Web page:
Blatant bragging ahead. You've been warned!
* * * * * * * * * * * * * * * * * * * * * *
It's been a while since I did a "what Delaney's up to" post so I figured it's time. And, as you can see, I've decided to give these posts a name and category for my own future reference. I hope it's cheesy enough.
Delaney can say over 40 words now (We know this because Roger and I spent the weekend counting them...and yes, we're total nerds for doing so.). Although most of the words she speaks are one-syllable, she's starting to string two or more words together. To whit:
Mama, poo poo!
When she first said this, I was surprised, especially when I found the statement to be true. I had no idea that a kid her age could tell you when they'd gone to the bathroom, but a friend of mine said that this is around the age when that starts happening. However, she said it's probably a little soon to begin the potty training in earnest.
As in, "Read this book to me." This statement comes complete with hand gestures in which she places the book firmly into my hands so I'll know without a doubt what she's talking about.
Usually, it's just, "More!" but occasionally she remembers to tack on the polite modifier.
She shocked me the first time she used this phrase at the appropriate time a few weeks ago. It's terribly cute.
Ah, yes. They learn this one very quickly, don't they? And, I've heard, it's a phrase that they never lose.
In other big news, Delaney's much closer to walking. She constantly wants to hold our hands and walk and she's been using the little push car we got her for her birthday to get around the house. When she holds our hands and walks, she shouts, "Walka, walka, walka," getting louder with each step. The other day she tried to take a few steps on her own and I got so excited after the first one that I squealed like a pig, which freaked her out so much that she dropped to her knees. Nice one, mom. So, we're preparing for our toddler to actually toddle sometime in the near future. It's exhilarating and terrifying all at the same time.
We're still having issues with Delaney pinching and scratching . It's been going on for a few months now. She does it for a few reasons: sometimes, but not always, she does it when we tell her no; when she wants to get our attention; at the gym daycare when she wants a toy that another kid is playing with. At home, we tell her, "No!" firmly and then try to distract her from her behavior. They do the same thing with her at the gym, but I'm concerned because I don't want her hurting other children. One of the caregivers there (Delaney's favorite) is very understanding about and reassures me that this is just a phase and that Delaney doesn't understand fully the impact of her actions on others. Another of the caregivers is quick to point out each time it happens and wants to know what I'm doing to change the behavior. Other than tell her no each and every time she does it, I'm not sure what to do. I can't see disciplining a 13-month-old.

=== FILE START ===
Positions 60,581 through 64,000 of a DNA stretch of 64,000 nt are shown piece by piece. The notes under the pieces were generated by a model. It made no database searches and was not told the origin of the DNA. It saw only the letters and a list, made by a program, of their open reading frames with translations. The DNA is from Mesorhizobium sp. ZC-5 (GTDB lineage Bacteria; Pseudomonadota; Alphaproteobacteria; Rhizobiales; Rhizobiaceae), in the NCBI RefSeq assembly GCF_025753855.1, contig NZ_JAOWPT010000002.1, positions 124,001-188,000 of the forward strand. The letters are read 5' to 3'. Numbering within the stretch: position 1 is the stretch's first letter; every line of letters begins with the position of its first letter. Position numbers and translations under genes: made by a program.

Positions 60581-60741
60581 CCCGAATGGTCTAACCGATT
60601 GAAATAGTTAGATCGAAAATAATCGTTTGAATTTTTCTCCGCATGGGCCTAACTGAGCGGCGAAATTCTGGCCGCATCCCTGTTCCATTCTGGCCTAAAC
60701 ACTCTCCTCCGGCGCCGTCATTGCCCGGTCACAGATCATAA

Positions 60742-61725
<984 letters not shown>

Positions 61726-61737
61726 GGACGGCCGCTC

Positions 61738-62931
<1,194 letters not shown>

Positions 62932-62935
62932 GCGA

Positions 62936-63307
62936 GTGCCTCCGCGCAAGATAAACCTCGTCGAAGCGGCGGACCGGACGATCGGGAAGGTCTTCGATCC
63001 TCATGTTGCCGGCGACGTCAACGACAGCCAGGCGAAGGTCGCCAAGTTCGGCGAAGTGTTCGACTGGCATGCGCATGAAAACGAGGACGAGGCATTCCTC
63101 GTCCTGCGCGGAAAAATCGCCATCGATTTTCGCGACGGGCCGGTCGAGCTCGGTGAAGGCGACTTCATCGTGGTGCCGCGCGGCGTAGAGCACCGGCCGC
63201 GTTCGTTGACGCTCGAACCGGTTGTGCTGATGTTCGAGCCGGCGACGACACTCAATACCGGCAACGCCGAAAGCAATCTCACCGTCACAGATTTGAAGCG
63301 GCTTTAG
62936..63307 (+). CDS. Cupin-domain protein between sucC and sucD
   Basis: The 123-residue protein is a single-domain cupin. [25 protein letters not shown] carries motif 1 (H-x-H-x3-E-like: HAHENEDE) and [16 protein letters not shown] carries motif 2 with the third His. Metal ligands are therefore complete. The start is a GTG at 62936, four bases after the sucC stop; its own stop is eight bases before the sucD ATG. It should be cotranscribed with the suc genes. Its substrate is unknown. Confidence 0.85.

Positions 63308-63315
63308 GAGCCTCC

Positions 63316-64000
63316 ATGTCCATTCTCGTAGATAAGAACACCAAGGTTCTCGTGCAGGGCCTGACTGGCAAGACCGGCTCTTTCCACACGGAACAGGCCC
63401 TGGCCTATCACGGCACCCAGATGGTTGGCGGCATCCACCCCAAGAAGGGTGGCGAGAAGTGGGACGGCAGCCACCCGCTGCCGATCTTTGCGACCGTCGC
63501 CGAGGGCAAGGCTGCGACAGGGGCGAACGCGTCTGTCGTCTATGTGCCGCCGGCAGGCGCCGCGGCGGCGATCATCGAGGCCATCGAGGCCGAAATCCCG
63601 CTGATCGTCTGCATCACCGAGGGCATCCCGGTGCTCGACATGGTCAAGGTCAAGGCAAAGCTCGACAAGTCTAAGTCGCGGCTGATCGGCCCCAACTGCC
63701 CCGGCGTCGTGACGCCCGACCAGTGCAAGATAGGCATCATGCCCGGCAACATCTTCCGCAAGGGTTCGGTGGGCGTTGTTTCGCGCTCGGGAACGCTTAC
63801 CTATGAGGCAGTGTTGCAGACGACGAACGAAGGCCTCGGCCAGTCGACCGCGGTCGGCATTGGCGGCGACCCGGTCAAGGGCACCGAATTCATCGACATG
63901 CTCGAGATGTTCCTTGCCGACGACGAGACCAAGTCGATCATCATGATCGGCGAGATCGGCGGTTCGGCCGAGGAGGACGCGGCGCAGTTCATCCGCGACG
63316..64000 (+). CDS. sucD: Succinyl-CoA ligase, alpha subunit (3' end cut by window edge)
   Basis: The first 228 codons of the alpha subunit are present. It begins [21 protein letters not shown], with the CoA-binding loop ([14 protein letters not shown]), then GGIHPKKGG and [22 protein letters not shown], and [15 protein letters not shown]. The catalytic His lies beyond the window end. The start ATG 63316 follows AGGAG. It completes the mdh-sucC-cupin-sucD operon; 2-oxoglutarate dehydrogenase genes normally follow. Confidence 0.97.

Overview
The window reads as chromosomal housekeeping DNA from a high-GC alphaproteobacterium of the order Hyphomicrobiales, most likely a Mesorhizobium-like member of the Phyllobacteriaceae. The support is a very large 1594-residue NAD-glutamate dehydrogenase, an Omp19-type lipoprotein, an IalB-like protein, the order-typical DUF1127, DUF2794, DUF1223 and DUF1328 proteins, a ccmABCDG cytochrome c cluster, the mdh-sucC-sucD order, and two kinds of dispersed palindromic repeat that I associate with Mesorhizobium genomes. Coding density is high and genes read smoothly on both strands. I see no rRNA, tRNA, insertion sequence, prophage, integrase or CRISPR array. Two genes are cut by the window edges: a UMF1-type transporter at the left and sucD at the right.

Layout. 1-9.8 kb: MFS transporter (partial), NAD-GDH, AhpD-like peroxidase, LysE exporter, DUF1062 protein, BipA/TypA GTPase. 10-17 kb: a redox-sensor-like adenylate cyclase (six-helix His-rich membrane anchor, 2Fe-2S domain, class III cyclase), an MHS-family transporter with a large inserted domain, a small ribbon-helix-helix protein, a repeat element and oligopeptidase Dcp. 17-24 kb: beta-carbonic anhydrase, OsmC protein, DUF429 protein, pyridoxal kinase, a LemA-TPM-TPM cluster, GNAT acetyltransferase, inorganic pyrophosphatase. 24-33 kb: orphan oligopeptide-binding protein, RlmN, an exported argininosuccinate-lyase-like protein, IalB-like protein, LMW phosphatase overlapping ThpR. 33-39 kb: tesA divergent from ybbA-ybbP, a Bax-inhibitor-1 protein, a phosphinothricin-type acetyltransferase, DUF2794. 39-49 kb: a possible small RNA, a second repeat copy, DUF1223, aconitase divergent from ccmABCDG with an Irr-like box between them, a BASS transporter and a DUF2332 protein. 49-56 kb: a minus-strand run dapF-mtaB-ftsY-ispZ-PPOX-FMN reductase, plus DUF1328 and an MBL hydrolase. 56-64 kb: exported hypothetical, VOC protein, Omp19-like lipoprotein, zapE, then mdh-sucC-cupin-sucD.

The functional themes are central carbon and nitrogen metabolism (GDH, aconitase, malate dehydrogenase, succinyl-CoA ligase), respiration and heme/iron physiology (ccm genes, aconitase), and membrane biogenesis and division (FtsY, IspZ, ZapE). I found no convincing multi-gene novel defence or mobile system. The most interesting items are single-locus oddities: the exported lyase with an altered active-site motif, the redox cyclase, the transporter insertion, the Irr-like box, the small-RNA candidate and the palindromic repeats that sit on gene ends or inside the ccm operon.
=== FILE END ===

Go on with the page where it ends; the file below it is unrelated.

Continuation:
This morning, after she nursed, she pinched Roger on the face. We decided that every time she does it we're going to put her back in her crib for one minute. We had to do it twice this morning and Delaney was not pleased. I have no idea yet if that's going to work. Maybe this is a good question for Ask Moxie (Yes, I'm slightly obsessed with that blog and read it religiously.). The latest addition to her unwelcome pinching/scratching behavior is that after she pinches or scratches and we tell her no, she looks at us, raises her hand to wave, smiles and says, "Hi!" as quick and cute as she can. I think she expects us to laugh or swoon in the presence of her precociousness so we'll forget that she's done something wrong. She's smart, this one. It scares me. To my core.
Which leads me to my last topic, another that frightens the beejeezus out of me: her sleep schedule. As I mentioned the other day, Delaney's back on track and sleeping well again. But, since the big disruption, there's been a change. She went from sleeping 12 hours each night to 11. Not a terrible thing. But, to avoid getting up at the a**crack of dawn, we have to put her to bed later. That eats into my ME time each night. Used to be that we'd put her down around 6:30 or 7:00 and she'd get up 12 hours later. It was nice, dependable. It gave me about four hours to myself and to spend with Roger each night. Now we've shifted that bedtime so she goes down around 7:30 or 8:00, leaving me less time to work, less time to relax and less time for hanky panky with my hunky husband. Not cool, but I really shouldn't complain. At least she's sleeping through the night again!
May 22, 2006 at 12:22 PM in Vitamin D: a (mostly) regular dose of Delaney news | Permalink | Comments (3) | TrackBack (0)
I'm Irish. I used to drink with the best of 'em. Tonight, one margarita's got me reeling. I'm slightly drunk. Roger surprised me by suggesting that the three of us go out to dinner. We've taken Delaney out to lunch before, but I don't think we've taken her to dinner very many times. So, this was special. To be out in public...at night! I love a good Friday night out, the excitement of the weekend peering over your shoulder, whispering promises of everything good that's to come.
I chose our old haunt. The place where the